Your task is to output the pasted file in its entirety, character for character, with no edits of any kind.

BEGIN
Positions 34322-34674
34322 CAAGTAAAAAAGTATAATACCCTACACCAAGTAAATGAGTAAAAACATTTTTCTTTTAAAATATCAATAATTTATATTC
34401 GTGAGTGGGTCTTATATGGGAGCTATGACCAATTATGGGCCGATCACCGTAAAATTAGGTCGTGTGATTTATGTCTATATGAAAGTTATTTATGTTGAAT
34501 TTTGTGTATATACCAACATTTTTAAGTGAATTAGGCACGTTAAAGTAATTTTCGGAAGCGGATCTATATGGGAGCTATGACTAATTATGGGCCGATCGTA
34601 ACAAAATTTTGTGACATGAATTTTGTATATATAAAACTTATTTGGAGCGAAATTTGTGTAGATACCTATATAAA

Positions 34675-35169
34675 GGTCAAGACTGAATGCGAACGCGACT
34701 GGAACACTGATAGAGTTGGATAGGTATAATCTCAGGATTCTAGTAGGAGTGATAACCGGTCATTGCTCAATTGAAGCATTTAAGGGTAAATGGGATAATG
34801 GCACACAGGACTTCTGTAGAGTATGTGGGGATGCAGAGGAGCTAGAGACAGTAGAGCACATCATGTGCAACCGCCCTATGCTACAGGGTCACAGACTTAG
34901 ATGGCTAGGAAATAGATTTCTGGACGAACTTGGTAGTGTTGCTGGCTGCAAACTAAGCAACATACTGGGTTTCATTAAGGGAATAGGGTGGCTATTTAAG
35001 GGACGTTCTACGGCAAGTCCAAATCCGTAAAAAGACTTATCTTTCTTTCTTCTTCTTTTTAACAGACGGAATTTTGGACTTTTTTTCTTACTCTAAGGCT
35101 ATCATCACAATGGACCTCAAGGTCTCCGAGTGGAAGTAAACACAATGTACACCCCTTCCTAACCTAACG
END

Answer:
Positions 34322-34674
34322 CAAGTAAAAAAGTATAATACCCTACACCAAGTAAATGAGTAAAAACATTTTTCTTTTAAAATATCAATAATTTATATTC
34401 GTGAGTGGGTCTTATATGGGAGCTATGACCAATTATGGGCCGATCACCGTAAAATTAGGTCGTGTGATTTATGTCTATATGAAAGTTATTTATGTTGAAT
34501 TTTGTGTATATACCAACATTTTTAAGTGAATTAGGCACGTTAAAGTAATTTTCGGAAGCGGATCTATATGGGAGCTATGACTAATTATGGGCCGATCGTA
34601 ACAAAATTTTGTGACATGAATTTTGTATATATAAAACTTATTTGGAGCGAAATTTGTGTAGATACCTATATAAA

Positions 34675-35169
34675 GGTCAAGACTGAATGCGAACGCGACT
34701 GGAACACTGATAGAGTTGGATAGGTATAATCTCAGGATTCTAGTAGGAGTGATAACCGGTCATTGCTCAATTGAAGCATTTAAGGGTAAATGGGATAATG
34801 GCACACAGGACTTCTGTAGAGTATGTGGGGATGCAGAGGAGCTAGAGACAGTAGAGCACATCATGTGCAACCGCCCTATGCTACAGGGTCACAGACTTAG
34901 ATGGCTAGGAAATAGATTTCTGGACGAACTTGGTAGTGTTGCTGGCTGCAAACTAAGCAACATACTGGGTTTCATTAAGGGAATAGGGTGGCTATTTAAG
35001 GGACGTTCTACGGCAAGTCCAAATCCGTAAAAAGACTTATCTTTCTTTCTTCTTCTTTTTAACAGACGGAATTTTGGACTTTTTTTCTTACTCTAAGGCT
35101 ATCATCACAATGGACCTCAAGGTCTCCGAGTGGAAGTAAACACAATGTACACCCCTTCCTAACCTAACG